It is a bulge or ballooning in a blood vessel in the brain, which often looks like a berry hanging on a stem.
A brain aneurysm can leak or rupture, causing bleeding into the brain (hemorrhagic stroke). Most often a ruptured brain aneurysm occurs in the space between the brain and the thin tissues covering the brain and we call it a subarachnoid hemorrhagic stroke.
What are the effects of a brain aneurysm?
A brain aneurysm may not cause any symptoms unless it ruptures, but in some cases, it can show the following signs:
- Visual disturbances
- Pain above or around the eye
- Numbness or weakness in the face
- Difficulty speaking
- Balance problems
- Difficulty concentrating
- Problems with short-term memory
What causes brain aneurysms?
It’s not clear why a brain aneurysm forms. Researchers and neurosurgeons believe these factors irritate and weaken blood vessels:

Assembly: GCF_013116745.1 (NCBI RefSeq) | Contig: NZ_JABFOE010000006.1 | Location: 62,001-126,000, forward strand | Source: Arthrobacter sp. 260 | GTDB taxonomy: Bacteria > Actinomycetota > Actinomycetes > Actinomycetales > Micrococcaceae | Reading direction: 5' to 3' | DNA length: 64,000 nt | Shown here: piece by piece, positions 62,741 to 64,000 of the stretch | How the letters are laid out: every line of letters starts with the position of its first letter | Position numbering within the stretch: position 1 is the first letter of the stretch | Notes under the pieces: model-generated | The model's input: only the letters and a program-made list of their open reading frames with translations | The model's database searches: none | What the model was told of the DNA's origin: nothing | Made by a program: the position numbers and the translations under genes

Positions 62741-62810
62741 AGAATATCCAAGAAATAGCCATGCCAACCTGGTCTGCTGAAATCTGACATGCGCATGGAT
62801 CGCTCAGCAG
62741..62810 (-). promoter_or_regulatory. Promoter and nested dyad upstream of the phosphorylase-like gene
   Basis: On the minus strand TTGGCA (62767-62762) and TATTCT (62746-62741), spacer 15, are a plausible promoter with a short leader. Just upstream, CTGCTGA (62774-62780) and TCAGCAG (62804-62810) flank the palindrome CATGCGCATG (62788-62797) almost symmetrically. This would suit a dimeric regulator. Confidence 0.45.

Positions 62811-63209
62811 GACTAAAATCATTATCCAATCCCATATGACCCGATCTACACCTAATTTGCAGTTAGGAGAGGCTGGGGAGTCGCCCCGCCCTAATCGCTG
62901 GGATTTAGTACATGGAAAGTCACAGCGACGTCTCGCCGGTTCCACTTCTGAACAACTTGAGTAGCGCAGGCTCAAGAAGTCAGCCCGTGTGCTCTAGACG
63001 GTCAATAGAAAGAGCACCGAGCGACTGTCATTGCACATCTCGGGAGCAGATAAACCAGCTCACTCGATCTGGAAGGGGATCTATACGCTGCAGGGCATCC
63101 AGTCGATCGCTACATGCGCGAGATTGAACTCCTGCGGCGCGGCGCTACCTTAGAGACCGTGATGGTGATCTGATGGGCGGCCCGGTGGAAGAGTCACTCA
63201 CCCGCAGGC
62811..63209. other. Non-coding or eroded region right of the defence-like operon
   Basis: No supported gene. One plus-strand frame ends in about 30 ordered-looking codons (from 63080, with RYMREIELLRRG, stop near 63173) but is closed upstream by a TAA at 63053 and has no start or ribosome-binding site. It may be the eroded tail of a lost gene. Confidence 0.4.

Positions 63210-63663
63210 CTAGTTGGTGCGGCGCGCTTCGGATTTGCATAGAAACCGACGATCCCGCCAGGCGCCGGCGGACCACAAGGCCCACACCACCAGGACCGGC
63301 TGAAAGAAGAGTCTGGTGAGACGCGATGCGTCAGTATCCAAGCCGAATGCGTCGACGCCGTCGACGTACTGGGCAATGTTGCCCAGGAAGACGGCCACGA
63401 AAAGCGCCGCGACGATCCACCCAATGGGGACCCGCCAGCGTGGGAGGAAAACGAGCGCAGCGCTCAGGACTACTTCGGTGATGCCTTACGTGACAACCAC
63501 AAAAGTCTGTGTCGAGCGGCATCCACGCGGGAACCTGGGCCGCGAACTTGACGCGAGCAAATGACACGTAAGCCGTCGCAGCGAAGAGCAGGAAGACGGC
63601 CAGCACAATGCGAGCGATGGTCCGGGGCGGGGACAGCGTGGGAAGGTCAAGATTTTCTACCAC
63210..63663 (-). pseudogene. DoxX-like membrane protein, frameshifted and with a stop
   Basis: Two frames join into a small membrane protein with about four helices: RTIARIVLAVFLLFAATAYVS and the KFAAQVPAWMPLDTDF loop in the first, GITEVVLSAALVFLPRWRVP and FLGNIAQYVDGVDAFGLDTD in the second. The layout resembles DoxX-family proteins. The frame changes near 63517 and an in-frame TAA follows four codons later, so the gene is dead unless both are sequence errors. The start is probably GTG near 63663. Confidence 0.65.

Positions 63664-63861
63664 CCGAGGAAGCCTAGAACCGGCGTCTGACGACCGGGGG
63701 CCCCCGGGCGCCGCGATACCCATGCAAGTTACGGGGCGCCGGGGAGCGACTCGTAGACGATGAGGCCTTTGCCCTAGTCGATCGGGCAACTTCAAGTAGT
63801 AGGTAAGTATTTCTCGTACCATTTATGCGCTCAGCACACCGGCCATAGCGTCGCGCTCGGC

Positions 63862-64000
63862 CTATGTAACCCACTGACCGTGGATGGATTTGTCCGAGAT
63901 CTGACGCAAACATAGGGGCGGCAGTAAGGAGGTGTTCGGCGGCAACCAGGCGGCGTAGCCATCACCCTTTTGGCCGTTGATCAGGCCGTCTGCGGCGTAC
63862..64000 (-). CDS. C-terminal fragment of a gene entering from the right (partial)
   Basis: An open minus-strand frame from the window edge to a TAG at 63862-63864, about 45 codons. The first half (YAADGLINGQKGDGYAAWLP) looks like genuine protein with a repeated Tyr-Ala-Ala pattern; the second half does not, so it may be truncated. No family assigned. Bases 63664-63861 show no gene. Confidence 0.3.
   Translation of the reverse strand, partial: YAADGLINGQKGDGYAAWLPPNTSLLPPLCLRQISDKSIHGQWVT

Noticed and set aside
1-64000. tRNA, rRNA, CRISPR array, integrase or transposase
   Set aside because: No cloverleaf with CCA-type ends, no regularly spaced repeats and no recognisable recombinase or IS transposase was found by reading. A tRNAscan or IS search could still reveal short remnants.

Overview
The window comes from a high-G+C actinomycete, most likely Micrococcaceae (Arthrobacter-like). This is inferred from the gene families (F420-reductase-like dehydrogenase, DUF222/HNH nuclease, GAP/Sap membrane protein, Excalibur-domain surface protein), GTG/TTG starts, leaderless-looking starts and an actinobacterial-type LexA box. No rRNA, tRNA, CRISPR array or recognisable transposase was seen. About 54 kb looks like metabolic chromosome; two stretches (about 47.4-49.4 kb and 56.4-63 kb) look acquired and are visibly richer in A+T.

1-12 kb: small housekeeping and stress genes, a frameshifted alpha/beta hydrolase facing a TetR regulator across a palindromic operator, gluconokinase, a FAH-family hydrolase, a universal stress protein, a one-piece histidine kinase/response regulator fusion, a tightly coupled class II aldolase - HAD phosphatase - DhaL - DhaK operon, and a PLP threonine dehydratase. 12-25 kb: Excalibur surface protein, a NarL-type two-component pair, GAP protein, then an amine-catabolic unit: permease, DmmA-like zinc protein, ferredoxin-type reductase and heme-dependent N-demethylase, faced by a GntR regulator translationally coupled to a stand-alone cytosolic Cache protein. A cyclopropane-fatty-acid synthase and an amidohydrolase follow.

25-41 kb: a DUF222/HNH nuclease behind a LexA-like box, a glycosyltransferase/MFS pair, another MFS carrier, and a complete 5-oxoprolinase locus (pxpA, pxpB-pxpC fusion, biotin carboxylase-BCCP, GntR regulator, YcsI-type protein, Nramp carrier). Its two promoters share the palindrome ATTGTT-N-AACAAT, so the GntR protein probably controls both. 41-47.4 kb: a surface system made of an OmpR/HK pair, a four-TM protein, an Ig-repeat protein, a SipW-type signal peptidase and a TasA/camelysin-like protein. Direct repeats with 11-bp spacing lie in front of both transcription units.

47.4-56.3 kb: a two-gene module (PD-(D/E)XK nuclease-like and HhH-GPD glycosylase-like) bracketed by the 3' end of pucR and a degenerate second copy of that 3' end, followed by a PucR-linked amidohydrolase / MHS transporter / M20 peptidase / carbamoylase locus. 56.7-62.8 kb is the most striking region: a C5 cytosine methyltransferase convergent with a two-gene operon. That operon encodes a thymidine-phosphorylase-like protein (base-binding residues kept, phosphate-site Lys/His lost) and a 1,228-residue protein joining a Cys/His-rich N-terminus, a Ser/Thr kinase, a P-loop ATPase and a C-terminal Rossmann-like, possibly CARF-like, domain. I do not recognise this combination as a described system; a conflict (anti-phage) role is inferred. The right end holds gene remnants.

- Blood infection.
- High blood pressure (hypertension).
- Amphetamine and cocaine use.
- Traumatic brain injury (often caused by car crashes).
- Atherosclerosis (fatty buildup on blood-vessel walls).
How is a brain aneurysm diagnosed?
Your neurosurgeon will order a few imaging tests. These tests show the size, shape and location of brain aneurysms:
- MRI (magnetic resonance imaging).
- CT (computed tomography).
- Diagnostic cerebral angiogram
- MRA (magnetic resonance angiography).
- CTA (computed tomography angiography).
How are brain aneurysms treated?
Surgery and/or endovascular therapy are the treatment for brain aneurysms, whether they are ruptured or unruptured.
A neurosurgeon treats brain aneurysms using a variety of methods, or a combination of methods, depending upon the type of aneurysm and the individual patient, which may include:
- Other techniques:
- Artery occlusion and bypass
- Flow diversion with stents
- Tubular retractor system